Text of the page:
Table of Contents
Title Page
Copyright Page
About the Author
Who Should Read This Book?
Book Companion Websites
Contacting the Author
I - Advanced Web Analytics Installation
Chapter 1 - Getting Started
Competing on Analytics
Preinstallation Steps
Basic Installation
Data Collection Grouping
Adding and Managing Projects
Tracking Script Customization
Chapter 2 - Content and Advanced Conversion Tracking
Document Names
Document Groups
Track Downloads
Tracking Exit Links
Tracking Registered Members
Tracking Conversion Actions
Track Revenue
Creating Scenarios for Funnel Analysis
Chapter 3 - Enterprise Campaign Tracking
Types of Campaigns
Paid Search Setup
Creating and Managing Campaign Categories
Identifying Campaigns
Setting Up New Campaigns
Setting Up a Fallback Campaign
Example Paid Search Deployment
Internal Campaigns
Chapter 4 - Merchandising Tracking and Reporting
Merchandising Basics
Setting Up Merchandising Tracking
Tracking Products Viewed
Tracking Products Added to the Cart
Track Pending Sales and Reconciling Orders
Tracking Products Purchased
Tracking Discount, Tax, and Shipping
Setting Up Merchandising Categories
Merchandising Setup Tips
Chapter 5 - Advanced Instrumentation
Tracking Custom Fields
Tracking Internal Searches
Instrumentation for Flash-Based Objects
Instrumentation for Ajax-Based Objects
Setting Up External Data Sources
Validating Your Code
II - Utilizing an Enterprise Web Analytics Platform
Chapter 6 - Working with Report Results
What to Expect from a Report
A Traditional Reporting Interface
Using Calendars for Time Period Reporting
Using Cross-Reference Filters
Using Drill-downs and Drill-throughs
Sorting Report Results
Color-Coding Data
Applying Report Notes and Reasoning
Exporting Data
Chapter 7 - Customizing Report Results
Using Metric Alerts
Event Management
Using Scheduled Reports
Building Custom Reports
Bookmarking Reports
Using Segments in Reporting
User Rights and Role Administration
Chapter 8 - Using Basic Reports as Templates for Customization
Visit Reports
Demographics Reports
Content Reports
Navigation Reports
Search Engines and Referrers Reports
Conversion Reports
System Reports
Chapter 9 - Using Dashboards
Defining a Dashboard
Adding a New Dashboard
Adding New Dashboard Items
Understanding Dashboard Items
Chapter 10 - Distinctive Reports and Usage
Understanding Path Analysis
Using Scenarios for Funnel Analysis
Merchandising Reports
Using Campaign Reports
Using Internal Search Reports
III - Actionable Insights
Chapter 11 - Paid Search Analysis and Optimization
Defining Paid Search Objectives
Getting Started with Paid Search Analysis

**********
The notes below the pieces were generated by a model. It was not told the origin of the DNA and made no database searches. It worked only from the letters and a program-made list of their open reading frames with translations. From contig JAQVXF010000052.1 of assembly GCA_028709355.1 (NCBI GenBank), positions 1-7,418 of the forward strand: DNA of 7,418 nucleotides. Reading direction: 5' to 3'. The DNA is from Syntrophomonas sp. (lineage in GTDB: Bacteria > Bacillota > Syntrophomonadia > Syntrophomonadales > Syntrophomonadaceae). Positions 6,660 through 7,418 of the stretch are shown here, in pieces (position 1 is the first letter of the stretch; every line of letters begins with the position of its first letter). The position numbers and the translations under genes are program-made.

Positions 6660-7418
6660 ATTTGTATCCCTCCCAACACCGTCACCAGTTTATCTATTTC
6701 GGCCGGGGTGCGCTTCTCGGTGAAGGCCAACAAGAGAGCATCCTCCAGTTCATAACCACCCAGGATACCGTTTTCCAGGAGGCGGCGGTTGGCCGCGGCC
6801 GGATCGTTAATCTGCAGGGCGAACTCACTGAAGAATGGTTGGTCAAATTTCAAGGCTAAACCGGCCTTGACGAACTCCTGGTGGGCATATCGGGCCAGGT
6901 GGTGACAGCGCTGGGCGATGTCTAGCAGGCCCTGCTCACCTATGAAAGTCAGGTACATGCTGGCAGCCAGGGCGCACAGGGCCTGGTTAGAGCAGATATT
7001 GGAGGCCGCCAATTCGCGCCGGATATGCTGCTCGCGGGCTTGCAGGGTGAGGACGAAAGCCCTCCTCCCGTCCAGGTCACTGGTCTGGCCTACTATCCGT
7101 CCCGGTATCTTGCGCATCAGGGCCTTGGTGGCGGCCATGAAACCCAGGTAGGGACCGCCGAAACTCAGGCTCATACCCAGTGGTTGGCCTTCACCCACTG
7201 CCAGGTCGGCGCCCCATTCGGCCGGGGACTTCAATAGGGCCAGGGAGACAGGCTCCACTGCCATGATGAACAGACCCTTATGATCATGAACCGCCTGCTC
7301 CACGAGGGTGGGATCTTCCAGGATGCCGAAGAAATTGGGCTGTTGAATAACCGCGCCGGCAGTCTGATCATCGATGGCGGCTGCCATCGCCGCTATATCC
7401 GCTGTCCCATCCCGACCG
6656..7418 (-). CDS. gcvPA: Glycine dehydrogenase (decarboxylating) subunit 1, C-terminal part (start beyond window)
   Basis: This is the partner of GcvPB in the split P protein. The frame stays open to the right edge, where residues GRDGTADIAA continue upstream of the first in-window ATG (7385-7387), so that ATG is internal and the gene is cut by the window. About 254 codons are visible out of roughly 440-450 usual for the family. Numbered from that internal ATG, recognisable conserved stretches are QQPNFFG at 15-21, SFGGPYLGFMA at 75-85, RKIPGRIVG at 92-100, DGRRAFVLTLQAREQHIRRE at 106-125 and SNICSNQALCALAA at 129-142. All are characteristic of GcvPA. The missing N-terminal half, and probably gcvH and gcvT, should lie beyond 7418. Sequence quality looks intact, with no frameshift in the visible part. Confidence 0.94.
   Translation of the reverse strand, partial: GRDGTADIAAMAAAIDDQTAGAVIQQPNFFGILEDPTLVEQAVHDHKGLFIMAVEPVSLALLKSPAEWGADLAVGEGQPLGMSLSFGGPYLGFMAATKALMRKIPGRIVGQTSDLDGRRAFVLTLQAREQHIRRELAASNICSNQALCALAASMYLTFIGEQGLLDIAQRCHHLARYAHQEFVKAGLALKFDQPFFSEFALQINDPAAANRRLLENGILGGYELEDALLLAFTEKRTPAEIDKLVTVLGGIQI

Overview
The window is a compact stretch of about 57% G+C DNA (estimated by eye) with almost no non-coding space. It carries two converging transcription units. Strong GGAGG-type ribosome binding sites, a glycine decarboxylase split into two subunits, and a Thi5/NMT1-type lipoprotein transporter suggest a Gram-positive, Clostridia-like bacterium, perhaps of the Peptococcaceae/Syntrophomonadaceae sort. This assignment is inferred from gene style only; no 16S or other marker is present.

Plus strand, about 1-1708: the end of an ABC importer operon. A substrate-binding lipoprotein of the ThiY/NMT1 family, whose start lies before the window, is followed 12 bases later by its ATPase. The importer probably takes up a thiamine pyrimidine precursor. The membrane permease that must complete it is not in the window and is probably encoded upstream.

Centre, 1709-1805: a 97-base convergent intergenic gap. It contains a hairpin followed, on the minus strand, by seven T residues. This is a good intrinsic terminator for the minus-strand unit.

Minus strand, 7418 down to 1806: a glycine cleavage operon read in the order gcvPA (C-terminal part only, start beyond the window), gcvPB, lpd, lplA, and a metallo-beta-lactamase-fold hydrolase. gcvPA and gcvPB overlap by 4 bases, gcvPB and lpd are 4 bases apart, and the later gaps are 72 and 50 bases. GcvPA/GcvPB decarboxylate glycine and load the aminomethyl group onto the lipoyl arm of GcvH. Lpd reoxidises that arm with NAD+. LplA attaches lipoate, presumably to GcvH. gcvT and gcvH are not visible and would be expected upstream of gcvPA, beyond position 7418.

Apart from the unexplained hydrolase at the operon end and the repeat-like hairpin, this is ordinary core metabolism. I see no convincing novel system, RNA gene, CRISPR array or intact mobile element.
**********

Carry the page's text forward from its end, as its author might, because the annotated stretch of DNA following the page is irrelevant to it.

Detailed Paid Search Reporting
Optimizing Paid Search for an E-commerce Site
Optimizing Paid Search for a Content Site
Balancing Paid Search with Organic Search
Chapter 12 - Form Analysis and Optimization
Form Analysis and Form Actions
Form Abandonment
Form Page Optimization
Form Submit Optimization
Chapter 13 - Content Optimization and Competitive Analysis
Using the Long Tail for Keyword Optimization
Using the Long Tail for Content Optimization
Determining the Width of Your Internal Search Query Box
Optimizing Content for Search- and Navigation-Dominant Visitors
Using Competitive Intelligence
A - Appendix: Yahoo! Web Analytics Web Services API

Advance Praise for Yahoo! Web Analytics
In Yahoo! Web Analytics Dennis Mortensen manages to do the impossible by adding real value to our knowledge of web analytics in an already crowded market. His clear language and excellent examples make this book required reading for any web analytics practitioner interested in extending his use of freely-available tools. Dennis is one of the best and brightest in the web analytics industry, and Yahoo! Web Analytics reinforces that with every page.
—ERIC T. PETERSON, author of Web Analytics Demystified
Dennis doesn’t just know what he’s talking about, he’s built it, grown it, consulted on it, and sold it to Yahoo! Now—finally—he’s written the book. Don’t let Dennis’s smile and positive attitude fool you— he has the proverbial steel-trap mind and doesn’t miss a thing. You get the advantage of his insight, his wisdom, and his unerring ability to tell it like it is. He can explain the “why” of web analytics very well but is stellar at showing you the “how.” Specific variable settings, actual conversion tracking, and getting the most out of your search marketing dollar—it’s all here. If you want to actually derive value from these tools rather than just look at the pretty reports, Dennis lays it all out. This is a book you can count on.
—JIM STERNE, Founder, eMetrics Marketing Optimization Summit